Kenyatta National Hospital (KNH)’s affiliation to the University of Nairobi (UoN) and the Kenya Medical Training Colleges KMTC Nairobi campuses has bode well for it.
This may explain the difficulty in dissociating itself from the two. The symbiosis is predominantly knowledge driven, where the former gets a wide pool of “free” health services from the two. In return KNH provides the learning environment and equipment.
In 2017 these two institutions jointly held a conference aptly titled, Transforming Healthcare Through Research and Innovation. It served to highlight trends in healthcare towards stimulation of evidence-based interventions by medics.
But it isn’t just the learning that the partnership benefit from, by virtue of their association they boast easily of the region’s biggest producer of medical research material.
To put things into perspective, KNH and UoN jointly host about 300 senior doctors, close to 500 postgraduate doctors and over 1,200 clinical years’ medical students. In addition, senior nursing and clinical officer staff are also domiciled there. No other county facility has such a health workers’ density.
A few other interesting statistics about KNH. It has about 2,400 beds that depending on patient accommodation configurations (single patient at low peak and double occupancy of some beds during high peak) can hold 2500 patients.
The hospital also conducted an incredible 21,000 or thereabout surgical procedures last year! Mind boggling statistics in comparison to other hospitals.
All these make KNH a popular ground for healthcare researchers. A look at the 2014-2016 ethics review board shows a rich mix of health topics across all cadres were approved for study. A similar evaluation of the University of Nairobi’s postgraduate medical school’s theses also shows good work.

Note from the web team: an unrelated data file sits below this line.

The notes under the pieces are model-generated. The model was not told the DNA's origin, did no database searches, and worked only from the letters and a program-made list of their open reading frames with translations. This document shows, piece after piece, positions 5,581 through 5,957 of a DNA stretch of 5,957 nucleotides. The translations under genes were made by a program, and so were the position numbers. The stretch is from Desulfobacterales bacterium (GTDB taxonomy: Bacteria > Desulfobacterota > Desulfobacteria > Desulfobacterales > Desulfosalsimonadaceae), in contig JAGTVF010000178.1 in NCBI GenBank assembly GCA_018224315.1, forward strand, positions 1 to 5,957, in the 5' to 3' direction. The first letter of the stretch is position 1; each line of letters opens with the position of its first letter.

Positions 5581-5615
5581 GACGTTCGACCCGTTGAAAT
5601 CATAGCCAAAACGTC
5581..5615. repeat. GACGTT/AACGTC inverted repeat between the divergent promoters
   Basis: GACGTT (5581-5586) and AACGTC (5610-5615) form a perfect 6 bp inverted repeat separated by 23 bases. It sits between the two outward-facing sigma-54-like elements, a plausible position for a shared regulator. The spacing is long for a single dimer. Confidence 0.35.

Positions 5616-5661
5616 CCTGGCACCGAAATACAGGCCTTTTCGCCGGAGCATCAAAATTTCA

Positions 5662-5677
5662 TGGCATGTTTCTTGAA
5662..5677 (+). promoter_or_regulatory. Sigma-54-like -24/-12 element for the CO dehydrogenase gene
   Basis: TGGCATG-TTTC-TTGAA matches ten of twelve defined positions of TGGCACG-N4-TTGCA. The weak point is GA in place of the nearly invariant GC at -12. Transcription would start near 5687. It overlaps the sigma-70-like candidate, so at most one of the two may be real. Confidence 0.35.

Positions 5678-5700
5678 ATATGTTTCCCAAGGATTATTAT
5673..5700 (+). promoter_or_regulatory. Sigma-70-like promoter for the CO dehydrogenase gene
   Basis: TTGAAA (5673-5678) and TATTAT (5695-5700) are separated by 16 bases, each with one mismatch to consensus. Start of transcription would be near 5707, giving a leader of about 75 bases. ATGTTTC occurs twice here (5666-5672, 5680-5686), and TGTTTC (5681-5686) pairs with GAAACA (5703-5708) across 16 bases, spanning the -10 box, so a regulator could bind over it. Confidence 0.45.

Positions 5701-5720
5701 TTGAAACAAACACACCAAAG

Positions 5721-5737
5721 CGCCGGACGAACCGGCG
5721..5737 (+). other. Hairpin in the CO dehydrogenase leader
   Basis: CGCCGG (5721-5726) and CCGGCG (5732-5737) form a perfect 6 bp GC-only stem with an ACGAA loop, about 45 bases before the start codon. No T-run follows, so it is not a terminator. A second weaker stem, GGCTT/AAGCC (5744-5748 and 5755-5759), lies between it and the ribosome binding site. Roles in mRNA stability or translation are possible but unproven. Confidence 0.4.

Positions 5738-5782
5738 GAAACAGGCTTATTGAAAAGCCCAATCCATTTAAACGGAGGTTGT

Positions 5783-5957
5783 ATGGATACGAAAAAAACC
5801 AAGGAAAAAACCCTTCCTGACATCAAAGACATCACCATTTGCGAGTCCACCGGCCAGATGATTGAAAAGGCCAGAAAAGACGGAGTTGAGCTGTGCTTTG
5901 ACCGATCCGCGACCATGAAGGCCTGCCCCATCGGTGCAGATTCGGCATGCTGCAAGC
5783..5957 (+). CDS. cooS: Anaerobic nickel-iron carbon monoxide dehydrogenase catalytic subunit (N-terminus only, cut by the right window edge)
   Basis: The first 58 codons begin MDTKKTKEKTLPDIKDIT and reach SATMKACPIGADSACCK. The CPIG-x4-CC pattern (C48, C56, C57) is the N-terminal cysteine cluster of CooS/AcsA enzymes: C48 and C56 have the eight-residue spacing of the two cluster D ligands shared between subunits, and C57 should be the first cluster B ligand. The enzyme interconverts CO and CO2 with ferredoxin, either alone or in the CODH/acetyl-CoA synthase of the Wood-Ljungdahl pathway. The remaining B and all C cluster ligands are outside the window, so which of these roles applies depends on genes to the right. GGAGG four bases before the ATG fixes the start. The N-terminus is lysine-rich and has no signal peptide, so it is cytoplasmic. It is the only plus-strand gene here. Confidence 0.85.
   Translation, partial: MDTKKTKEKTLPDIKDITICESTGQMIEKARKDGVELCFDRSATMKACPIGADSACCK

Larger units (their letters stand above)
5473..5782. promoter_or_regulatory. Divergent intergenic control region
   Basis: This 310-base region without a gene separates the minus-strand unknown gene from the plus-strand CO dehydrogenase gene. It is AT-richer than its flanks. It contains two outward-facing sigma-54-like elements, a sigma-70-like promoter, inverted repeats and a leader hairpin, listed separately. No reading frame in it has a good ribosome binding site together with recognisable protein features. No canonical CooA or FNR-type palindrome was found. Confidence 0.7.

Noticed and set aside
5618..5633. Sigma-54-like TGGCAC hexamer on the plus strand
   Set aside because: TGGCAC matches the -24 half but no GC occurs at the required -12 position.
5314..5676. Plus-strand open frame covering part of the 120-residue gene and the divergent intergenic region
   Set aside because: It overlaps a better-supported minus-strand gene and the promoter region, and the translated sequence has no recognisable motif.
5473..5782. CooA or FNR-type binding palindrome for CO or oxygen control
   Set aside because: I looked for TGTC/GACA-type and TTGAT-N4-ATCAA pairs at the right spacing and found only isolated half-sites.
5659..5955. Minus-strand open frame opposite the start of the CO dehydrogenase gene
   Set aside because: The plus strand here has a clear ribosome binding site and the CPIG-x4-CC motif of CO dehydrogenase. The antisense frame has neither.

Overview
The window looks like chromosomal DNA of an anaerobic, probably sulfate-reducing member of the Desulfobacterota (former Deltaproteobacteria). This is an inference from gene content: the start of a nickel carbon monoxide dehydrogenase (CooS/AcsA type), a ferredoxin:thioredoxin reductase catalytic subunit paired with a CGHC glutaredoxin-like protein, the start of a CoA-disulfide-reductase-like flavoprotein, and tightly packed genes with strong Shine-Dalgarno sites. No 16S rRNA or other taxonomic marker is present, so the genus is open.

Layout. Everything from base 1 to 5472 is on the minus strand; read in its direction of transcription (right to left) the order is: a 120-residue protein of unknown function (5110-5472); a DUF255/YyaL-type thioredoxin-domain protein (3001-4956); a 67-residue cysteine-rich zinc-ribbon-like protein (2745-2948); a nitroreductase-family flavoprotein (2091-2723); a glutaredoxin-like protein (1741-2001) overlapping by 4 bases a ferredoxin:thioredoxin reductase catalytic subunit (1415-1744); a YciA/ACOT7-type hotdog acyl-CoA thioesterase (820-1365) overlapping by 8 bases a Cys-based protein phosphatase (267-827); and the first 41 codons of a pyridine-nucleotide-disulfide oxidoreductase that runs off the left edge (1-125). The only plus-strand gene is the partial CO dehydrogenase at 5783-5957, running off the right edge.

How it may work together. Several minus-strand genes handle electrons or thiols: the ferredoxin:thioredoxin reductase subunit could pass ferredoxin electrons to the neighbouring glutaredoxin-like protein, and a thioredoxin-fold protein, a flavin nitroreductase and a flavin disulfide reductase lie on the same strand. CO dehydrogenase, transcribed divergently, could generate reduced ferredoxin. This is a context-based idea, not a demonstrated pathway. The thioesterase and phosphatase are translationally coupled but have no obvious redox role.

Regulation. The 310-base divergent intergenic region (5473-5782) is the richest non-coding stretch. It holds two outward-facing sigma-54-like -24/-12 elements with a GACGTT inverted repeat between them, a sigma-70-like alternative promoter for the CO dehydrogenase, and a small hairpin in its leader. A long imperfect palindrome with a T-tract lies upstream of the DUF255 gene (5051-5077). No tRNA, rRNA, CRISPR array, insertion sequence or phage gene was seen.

Did the conference’s desired objectives take root?
Quite the contrary, most peripheral hospitals in counties do not conduct clinical research work or studies to evaluate their work. A dearth of research generally correlates with lower quality care, because one cannot critic the output.
The question for health system managers is whether this is a matter of capacity or lack of resources? One side will argue that KNH and the university wield heavy influence in attracting funding for research work. The other will say counties must create budget lines for their medics to stimulate research work.
It is almost embarrassing that some hospitals have never conducted any research work 20 years after being founded. Our hospitals need to adopt research as an appraisal component of health workers, more so the doctor fraternity particularly when evaluating staff on promotions and compensations.
Senior doctors must spearhead the initiative to convince counties to set funds aside to carry out such studies.